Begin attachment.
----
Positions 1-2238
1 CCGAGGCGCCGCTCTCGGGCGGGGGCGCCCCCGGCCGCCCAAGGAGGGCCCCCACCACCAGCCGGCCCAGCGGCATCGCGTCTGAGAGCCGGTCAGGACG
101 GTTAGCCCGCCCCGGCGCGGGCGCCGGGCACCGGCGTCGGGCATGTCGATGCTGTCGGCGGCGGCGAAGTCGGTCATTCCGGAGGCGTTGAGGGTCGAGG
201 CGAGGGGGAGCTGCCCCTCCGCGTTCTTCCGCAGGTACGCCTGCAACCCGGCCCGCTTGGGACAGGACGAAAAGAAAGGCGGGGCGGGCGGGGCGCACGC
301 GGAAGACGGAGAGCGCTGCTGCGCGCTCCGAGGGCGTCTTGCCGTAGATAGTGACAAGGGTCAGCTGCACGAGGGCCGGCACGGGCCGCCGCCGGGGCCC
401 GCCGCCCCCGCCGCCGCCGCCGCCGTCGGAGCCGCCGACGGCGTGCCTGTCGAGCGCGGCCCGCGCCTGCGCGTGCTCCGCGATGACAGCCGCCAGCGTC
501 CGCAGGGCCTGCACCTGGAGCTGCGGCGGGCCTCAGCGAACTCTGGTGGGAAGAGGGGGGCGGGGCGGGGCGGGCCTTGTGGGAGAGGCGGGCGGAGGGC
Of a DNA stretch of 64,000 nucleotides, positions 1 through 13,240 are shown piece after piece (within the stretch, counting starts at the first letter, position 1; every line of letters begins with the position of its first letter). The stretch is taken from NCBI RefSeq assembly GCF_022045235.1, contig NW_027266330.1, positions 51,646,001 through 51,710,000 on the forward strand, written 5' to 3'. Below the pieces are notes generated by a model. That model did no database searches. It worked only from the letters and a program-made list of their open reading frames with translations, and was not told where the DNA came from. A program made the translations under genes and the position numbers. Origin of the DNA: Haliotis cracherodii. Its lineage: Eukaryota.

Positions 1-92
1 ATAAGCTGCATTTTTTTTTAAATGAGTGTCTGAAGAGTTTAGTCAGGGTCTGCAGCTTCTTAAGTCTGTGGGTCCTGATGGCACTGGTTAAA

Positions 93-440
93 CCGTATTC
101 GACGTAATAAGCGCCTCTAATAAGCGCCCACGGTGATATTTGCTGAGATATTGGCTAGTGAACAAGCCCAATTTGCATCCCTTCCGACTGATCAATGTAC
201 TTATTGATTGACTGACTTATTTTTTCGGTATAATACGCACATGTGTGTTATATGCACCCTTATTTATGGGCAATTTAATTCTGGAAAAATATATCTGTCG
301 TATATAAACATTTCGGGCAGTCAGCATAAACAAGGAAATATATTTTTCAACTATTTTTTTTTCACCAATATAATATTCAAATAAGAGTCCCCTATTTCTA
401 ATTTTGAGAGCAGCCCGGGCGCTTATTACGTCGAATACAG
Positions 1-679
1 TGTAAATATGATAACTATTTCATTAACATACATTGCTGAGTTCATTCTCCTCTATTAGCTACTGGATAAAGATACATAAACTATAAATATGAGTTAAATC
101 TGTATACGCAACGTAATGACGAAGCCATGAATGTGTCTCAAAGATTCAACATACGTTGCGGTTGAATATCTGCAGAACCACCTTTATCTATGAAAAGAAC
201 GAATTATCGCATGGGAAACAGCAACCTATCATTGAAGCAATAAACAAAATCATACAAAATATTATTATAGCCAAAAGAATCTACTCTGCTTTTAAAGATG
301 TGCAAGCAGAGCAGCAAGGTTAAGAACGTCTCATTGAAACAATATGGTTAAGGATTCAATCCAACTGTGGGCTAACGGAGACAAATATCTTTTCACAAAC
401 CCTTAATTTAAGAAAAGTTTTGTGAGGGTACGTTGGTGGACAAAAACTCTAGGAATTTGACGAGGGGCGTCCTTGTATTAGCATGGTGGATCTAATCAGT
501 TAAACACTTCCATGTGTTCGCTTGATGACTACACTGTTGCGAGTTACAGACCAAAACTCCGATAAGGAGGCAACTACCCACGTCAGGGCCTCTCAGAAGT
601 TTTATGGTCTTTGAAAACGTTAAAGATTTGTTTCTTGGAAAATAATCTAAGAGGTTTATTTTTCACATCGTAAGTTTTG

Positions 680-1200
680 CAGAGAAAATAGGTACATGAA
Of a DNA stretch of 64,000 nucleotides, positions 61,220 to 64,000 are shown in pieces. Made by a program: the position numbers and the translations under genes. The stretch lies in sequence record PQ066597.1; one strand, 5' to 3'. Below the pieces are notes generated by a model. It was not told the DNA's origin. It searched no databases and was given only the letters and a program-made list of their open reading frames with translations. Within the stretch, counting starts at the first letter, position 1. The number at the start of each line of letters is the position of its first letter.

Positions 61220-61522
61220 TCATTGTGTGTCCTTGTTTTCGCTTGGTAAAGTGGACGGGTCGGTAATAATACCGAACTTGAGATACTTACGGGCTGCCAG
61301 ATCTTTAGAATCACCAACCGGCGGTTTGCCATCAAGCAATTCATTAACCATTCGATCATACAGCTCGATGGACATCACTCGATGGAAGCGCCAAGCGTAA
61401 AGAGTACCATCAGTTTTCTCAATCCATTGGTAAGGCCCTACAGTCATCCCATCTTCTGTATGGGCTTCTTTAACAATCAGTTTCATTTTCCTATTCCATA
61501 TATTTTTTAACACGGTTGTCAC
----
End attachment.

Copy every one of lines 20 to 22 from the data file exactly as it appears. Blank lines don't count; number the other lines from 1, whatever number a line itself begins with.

201 GAATTATCGCATGGGAAACAGCAACCTATCATTGAAGCAATAAACAAAATCATACAAAATATTATTATAGCCAAAAGAATCTACTCTGCTTTTAAAGATG
301 TGCAAGCAGAGCAGCAAGGTTAAGAACGTCTCATTGAAACAATATGGTTAAGGATTCAATCCAACTGTGGGCTAACGGAGACAAATATCTTTTCACAAAC
401 CCTTAATTTAAGAAAAGTTTTGTGAGGGTACGTTGGTGGACAAAAACTCTAGGAATTTGACGAGGGGCGTCCTTGTATTAGCATGGTGGATCTAATCAGT